Following the announcement yesterday by the Gambian Information Minister that Gambia has withdrawn from the International Criminal Court (ICC), Netsanet Belay, Amnesty International’s Research and Advocacy Director for Africa said:
“The announcement is a blow to millions of victims around the world, particularly coming as it does on the heels of recent moves by South Africa and Burundi to also withdraw from the ICC”.
“Rather than joining this drastic march away from justice, other African states should follow the lead of Botswana and many concerned African member states which have encouraged countries to work constructively with the Court to resolve any legitimate issues.”
For many Africans the ICC presents the only avenue for justice for the crimes they have suffered
Netsanet Belay, Amnesty International’s Research and Advocacy Director for Africa said:
“The Information Minister’s statement regarding the Court’s persecution and humiliation of people of colour, especially Africans could not be further from the truth. For many Africans the ICC presents the only avenue for justice for the crimes they have suffered”.
“Gambia’s announcement is particularly shocking given that the ICC’s Prosecutor, Fatou Bensouda, is herself Gambian and a champion of international justice and the fight against global impunity.”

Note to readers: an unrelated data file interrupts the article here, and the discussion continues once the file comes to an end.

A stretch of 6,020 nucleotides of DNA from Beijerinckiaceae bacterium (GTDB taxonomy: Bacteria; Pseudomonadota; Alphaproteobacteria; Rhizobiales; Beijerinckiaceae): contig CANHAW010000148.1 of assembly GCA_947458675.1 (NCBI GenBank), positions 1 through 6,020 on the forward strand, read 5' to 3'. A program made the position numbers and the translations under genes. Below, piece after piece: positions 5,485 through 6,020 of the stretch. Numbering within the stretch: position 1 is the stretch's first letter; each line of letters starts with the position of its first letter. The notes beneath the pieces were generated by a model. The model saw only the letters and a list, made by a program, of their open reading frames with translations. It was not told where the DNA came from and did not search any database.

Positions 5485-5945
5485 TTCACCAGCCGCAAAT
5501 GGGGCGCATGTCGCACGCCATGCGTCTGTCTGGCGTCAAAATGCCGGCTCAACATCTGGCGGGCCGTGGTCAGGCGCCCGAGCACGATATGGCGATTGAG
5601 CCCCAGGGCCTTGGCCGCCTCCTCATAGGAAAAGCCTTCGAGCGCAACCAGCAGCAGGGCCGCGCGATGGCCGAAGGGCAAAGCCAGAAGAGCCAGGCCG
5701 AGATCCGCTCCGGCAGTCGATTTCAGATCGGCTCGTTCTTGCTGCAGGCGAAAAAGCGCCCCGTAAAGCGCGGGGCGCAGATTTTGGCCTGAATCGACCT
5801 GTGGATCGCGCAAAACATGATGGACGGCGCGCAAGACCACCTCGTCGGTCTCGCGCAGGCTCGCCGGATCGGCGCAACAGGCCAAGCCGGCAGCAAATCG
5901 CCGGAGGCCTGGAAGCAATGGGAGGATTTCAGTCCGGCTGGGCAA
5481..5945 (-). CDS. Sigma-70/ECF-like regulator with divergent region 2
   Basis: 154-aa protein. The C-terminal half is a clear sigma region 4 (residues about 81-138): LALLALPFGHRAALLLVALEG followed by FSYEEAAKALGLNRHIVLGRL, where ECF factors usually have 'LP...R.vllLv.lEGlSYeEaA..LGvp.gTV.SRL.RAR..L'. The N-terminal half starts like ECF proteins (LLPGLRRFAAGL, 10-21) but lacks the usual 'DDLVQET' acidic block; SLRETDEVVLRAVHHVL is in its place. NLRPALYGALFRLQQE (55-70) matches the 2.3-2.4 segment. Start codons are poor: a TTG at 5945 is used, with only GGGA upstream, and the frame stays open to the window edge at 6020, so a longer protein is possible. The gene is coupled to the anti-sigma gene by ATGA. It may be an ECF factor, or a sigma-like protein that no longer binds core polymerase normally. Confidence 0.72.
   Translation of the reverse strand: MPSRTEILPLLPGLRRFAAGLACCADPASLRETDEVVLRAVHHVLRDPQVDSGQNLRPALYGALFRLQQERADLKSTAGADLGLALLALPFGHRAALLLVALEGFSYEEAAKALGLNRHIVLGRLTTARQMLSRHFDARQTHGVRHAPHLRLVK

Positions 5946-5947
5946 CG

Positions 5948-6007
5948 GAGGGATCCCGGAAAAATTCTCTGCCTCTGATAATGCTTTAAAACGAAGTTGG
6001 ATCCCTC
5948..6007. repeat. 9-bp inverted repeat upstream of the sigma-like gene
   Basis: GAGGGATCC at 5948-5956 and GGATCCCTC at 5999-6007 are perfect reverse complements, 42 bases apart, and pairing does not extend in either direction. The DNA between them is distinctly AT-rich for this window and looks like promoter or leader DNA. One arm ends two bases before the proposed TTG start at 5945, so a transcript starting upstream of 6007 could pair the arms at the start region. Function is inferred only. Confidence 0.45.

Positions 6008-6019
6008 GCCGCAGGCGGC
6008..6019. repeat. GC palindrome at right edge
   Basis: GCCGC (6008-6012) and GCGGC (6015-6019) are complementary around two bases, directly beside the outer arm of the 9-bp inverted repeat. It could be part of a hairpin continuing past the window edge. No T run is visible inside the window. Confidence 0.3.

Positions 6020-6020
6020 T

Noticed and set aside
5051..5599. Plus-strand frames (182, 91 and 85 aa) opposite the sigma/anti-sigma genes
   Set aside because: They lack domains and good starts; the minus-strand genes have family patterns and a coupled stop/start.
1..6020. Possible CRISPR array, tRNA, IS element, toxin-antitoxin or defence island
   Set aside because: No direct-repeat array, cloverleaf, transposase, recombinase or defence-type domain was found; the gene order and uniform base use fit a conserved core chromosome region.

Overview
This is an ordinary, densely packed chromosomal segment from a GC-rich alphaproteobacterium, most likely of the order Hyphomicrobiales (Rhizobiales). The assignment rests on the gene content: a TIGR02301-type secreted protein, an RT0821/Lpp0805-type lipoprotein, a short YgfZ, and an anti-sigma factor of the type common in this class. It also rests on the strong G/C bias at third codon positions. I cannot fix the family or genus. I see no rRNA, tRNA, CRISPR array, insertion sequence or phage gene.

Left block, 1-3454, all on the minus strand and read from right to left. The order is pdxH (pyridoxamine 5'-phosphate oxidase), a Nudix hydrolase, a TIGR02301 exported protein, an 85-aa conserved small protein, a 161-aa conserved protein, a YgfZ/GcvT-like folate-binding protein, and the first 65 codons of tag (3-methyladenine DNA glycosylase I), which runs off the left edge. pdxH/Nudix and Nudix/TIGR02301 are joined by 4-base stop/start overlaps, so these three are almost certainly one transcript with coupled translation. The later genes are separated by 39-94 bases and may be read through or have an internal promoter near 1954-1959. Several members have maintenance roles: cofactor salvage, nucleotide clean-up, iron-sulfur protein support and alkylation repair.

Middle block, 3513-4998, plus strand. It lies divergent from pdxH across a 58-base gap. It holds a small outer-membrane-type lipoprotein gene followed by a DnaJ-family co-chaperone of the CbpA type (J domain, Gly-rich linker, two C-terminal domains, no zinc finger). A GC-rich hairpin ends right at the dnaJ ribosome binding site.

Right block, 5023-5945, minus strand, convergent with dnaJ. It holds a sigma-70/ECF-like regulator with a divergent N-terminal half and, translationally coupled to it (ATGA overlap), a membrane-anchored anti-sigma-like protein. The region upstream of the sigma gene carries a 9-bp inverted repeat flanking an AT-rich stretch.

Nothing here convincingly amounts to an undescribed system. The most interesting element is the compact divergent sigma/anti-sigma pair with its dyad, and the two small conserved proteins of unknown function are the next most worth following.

It is however unclear at present whether or not the Gambian government has taken steps towards a formal withdrawal from the Rome Statute of the ICC. Withdrawal would not take effect for one year following any formal notification to the United Nations, and Gambia cannot avoid its current responsibilities under international law by withdrawing from the Statute.
Gambia has failed to cooperate with African regional judicial mechanisms. It has refused to implement three binding decisions by the ECOWAS Court of Justice regarding the torture, murder and disappearance of journalists, and it has repeatedly failed to cooperate with the African Commission on Human and Peoples’ Rights, which is based in Banjul and sitting now.